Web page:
Embrace Complexity

So…shit, I dunno. The world just makes no sense to me these days. I’m still recovering from the throat infection, which isn’t helping much; I sleep more than I mean to and struggle to maintain my energy levels. This means I fret a bit about the work I’m not doing, and spend far more time than I should on the internet.

Which means I’m there when people start responding to the deaths of Robin Williams and Lauren Bacall.

Which means I’m watching a major publisher and a major bookseller engage in a public relations war using writers and books as their kickball.

Which means I’m watching what happens in Ferguson, Missouri, and what’s happening in the Middle East, and I find that there’s so many things happening locally that terrify me.

Which means I’m online when my government starts engaging in yet more stupidity, claiming poor people don’t drive cars, and blithely continues to destroy the few elements of Australian culture I actually respect. Or when one of the state governments floats a bill offering compulsory voting to businesses.

I’m slightly terrified by the realisation that if I’d turned twenty under Australia’s current government, I wouldn’t be a writer sixteen years later.

Hell, I’m not entirely sure I’d still be alive.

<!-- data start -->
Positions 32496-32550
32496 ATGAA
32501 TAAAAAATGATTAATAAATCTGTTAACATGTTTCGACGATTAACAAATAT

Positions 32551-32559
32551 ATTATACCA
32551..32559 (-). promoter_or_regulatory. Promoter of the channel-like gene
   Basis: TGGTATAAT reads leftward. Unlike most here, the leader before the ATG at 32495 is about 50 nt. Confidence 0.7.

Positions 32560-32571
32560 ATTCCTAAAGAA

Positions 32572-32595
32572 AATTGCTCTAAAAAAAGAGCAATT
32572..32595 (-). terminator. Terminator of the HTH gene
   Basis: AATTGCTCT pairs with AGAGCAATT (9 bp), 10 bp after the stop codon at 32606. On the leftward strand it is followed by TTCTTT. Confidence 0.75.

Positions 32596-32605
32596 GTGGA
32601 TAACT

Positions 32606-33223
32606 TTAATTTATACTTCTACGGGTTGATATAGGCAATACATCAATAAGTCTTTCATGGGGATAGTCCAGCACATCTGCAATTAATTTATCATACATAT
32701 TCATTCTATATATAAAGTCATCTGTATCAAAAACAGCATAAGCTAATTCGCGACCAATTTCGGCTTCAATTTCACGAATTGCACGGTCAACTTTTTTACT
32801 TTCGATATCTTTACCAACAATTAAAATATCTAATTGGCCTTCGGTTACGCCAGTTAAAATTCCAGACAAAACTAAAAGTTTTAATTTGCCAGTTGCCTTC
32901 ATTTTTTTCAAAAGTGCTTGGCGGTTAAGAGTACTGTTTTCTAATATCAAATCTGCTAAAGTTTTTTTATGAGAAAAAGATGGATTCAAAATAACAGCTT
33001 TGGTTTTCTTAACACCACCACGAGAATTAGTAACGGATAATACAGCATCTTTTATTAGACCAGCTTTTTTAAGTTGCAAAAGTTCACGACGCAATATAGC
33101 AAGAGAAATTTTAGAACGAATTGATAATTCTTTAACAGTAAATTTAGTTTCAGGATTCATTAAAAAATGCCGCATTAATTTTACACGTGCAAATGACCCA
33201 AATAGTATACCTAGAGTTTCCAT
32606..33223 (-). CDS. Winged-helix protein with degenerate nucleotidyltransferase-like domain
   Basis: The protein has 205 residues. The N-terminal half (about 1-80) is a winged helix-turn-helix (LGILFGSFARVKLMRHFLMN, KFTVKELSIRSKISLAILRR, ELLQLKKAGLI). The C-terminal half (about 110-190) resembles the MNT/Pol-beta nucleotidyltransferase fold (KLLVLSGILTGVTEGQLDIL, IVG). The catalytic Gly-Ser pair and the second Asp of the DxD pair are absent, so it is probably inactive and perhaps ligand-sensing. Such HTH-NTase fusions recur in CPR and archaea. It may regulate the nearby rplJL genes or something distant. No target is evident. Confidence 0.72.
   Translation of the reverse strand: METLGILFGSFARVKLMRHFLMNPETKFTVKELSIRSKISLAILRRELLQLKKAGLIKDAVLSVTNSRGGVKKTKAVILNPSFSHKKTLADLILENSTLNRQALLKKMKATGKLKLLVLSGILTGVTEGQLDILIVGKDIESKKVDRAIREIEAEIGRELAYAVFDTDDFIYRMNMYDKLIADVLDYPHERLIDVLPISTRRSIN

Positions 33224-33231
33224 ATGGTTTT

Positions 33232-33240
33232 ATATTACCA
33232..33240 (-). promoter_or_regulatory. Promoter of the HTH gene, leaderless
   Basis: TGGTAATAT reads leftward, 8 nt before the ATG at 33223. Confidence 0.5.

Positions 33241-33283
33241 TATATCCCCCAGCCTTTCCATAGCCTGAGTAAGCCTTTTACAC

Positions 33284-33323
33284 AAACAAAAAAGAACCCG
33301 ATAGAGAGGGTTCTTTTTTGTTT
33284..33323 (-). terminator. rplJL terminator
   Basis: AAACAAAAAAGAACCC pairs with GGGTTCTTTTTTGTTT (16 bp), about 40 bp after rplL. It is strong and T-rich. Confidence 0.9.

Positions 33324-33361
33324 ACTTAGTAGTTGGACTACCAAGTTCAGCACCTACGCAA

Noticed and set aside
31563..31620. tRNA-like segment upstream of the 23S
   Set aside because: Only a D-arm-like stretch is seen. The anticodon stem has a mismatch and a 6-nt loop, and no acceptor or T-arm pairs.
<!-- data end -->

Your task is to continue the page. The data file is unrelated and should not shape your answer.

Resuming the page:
The world scares me far more than it used to. Mostly, I think, because we the internet feeds me far more information than I used to have and couples it with a wide exposure to our culture’s desire to easy answers.

There are no easy answers anymore.

I’m not sure there ever were.

I understand the desire for easy answers, the tendency towards golden age thinking and looking for scapegoats that will simplify things. There are days when I just don’t have the energy to deal with one more complex problem and think it through from every angle.

But I understand the need for it.

I embrace complexity, ’cause that’s the only way to engage with the modern world. The acknowledgement that many things are far more complicated than they used to be, and accepting that none of the answers we’re offered are inherently right or wrong.I hold my tongue on many things, ’cause I acknowledge that I haven’t spent enough time wrapping my head around the topic to offer an informed opinion.

And that’s okay. There are people out there – smart people, well-informed people – who put energy into understanding these things. When enough of them start saying similar things, I’m willing to take it as truth. When enough of them disagree about things, I’m willing to acknowledge that said thing is really, really complicated and I need to be better informed about it.

When people talk like there are easy answers – or even that they’ve got the one true answer – I look on them with distrust (or, occasionally, write them off as utter dicks. I’m looking at you, misogynist dude-bro types mourning the rise of feminism).

There are no easy answers.

Embrace complexity. I suspect it’s the only real hope we have of surviving the next hundred years or so.

  2 comments for “Embrace Complexity

  1. 15/08/2014 at 7:28 AM

    Yes. This 🙂

  2. Carol Pederson
    18/03/2015 at 9:58 PM

    Living a purposeful life means that someone has a goal in his life, he is taking forward steps to achieve that goal. The education is a step to achieve the goal.

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